The interior of the Carnival for The Waltons has some nice tweaks and touches, from the fold-down table between the front buckets to aircon controls for the back seats, lots of cupholders, easy-fold seats - with a third row that drops down flat - and even ISOFIX child seat anchorages in the outboard spots in the middle row. The top-tether mounts are also built into the seats so you don't get metres of belt trailing around the place.

Safety

There is no ANCAP star rating for the Grand Carnival, but the Carnival is a four-star performer since 2007 and that should translate directly to the long-wheelbase model. The safety package runs to ABS brakes and ESP stability control with front-side-curtain airbags in all models.

Driving

The Carsguide family feels just like Chili Palmer when the Grand Carnival arrives with automatic electric side sliding doors and a tail lift in the Platinum package. There is also leather across the cabin, punchy sound and alloys on the outside. But perhaps that's a package for hotel pickups ahead of families, although the bottom line is much more affordable than the Tarago V6, Grand Voyager or Viano. The leather is good with little ones but the bottom line is likely to be the bottom line if you really need eight spots for the crew.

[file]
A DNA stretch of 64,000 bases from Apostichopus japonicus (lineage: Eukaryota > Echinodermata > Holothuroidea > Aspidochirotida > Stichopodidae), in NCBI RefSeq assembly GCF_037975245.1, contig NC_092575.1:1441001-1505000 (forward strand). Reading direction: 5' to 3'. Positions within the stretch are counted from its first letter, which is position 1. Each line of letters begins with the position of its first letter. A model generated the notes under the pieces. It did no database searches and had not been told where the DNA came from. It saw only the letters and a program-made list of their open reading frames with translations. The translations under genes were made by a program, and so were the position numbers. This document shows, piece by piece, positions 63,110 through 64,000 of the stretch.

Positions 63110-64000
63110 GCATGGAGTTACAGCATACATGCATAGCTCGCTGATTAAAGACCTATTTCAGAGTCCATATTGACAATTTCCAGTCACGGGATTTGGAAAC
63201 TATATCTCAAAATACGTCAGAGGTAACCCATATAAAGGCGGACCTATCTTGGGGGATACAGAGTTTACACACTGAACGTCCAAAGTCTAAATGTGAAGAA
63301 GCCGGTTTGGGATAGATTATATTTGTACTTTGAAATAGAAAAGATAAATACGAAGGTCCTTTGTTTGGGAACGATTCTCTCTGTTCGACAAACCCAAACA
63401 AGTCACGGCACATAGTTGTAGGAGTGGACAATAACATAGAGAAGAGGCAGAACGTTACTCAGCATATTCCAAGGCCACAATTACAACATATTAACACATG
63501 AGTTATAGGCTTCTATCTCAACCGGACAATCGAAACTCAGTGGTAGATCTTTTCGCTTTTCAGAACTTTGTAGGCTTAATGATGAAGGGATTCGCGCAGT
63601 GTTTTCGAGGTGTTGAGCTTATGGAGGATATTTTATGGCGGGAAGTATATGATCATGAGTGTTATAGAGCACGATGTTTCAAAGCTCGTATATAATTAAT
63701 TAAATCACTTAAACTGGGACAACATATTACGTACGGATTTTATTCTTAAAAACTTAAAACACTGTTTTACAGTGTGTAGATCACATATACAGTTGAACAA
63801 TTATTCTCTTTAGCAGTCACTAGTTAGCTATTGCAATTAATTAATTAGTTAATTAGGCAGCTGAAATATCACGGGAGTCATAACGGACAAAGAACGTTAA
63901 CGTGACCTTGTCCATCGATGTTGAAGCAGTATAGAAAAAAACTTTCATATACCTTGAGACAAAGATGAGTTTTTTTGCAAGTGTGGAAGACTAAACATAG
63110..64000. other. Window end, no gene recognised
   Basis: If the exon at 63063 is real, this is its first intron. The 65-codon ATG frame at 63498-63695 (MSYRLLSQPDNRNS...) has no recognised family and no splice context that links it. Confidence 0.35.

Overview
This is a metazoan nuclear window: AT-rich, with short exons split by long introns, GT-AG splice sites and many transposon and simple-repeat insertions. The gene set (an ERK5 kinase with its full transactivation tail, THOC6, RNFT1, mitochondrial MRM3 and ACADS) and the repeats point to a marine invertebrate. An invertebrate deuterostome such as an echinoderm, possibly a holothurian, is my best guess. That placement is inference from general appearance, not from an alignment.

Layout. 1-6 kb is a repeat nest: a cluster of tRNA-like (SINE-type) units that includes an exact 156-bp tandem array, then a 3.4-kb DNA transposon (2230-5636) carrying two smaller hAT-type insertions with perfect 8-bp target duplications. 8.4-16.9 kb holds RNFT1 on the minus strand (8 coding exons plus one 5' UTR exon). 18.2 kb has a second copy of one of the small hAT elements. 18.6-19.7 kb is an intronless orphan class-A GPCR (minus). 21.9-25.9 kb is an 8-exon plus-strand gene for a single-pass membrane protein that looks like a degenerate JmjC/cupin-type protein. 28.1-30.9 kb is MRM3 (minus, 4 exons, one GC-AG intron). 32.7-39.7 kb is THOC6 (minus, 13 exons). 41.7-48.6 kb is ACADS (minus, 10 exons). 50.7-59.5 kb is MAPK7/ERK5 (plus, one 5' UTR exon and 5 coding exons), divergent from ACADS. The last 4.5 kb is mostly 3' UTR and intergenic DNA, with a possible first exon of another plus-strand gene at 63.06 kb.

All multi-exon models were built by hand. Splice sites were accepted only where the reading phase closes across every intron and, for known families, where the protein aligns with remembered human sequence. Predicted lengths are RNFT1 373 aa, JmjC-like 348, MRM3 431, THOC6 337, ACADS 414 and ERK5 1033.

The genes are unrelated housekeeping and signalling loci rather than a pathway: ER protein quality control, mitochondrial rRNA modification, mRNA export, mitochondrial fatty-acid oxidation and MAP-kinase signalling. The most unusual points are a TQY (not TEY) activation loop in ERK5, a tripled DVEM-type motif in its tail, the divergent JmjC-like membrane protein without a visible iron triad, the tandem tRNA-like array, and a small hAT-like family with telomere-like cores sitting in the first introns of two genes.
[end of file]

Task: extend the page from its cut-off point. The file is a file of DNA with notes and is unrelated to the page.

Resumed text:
Driving the Kia is exactly what you expect - nothing special. It rides alright, even with a big posse on board, it stops alright and the cornering is alright. But as the two-year-old says, "Where is the sports car daddy?"

It does have some punch with the V6 engine but it can get thirsty around town. There is definitely a case for diesel drive for interstate work. It's easy enough to park, with a nifty rearview camera built into the rear-vision mirror and a reasonable turning circle, but it's pretty big when you head into the supermarket spots.

So the Grand Carnival is all about practicality and nothing about driving, something proven by a driver's seat that's more like a cockatoo perch. It's too high, with no support, and does nothing to encourage either comfort or crisp cornering. Still, when you're loading a bunch of youngsters with bikes and balls, it does the job. And the Platinum pack makes life a little special - especially showboating with the electric doors.

Verdict

The Kia kicks a goal over similar rivals by combining lots and lots of space for the money, more equipment for less money, a V6 that gets it moving, and a bottom line with five-year warranty backup. Anyone who says a big van just brands you as a breeder should try one for size - and flexibility and, yes, fun.

Anyway, there is always dark window tint if you cannot front up to the SUV stampede on the school run without some disguise.

Pricing Guides

$13,990
Based on 57 cars listed for sale in the last 6 months
Lowest Price
$7,990
Highest Price
$19,995

Range and Specs

VehicleSpecsPrice*
Platinum 3.5L, ULP, 6 SP AUTO $9,900 – 18,990 2011 Kia Grand Carnival 2011 Platinum Pricing and Specs
S 3.5L, ULP, 6 SP AUTO $11,990 – 12,990 2011 Kia Grand Carnival 2011 S Pricing and Specs
Si 2.2L, Diesel, 6 SP AUTO $7,990 – 19,995 2011 Kia Grand Carnival 2011 Si Pricing and Specs
SLi 3.5L, ULP, 6 SP AUTO $8,990 – 11,990 2011 Kia Grand Carnival 2011 SLi Pricing and Specs
EXPERT RATING
8
Pricing Guide

$7,990

Lowest price, based on 58 car listings in the last 6 months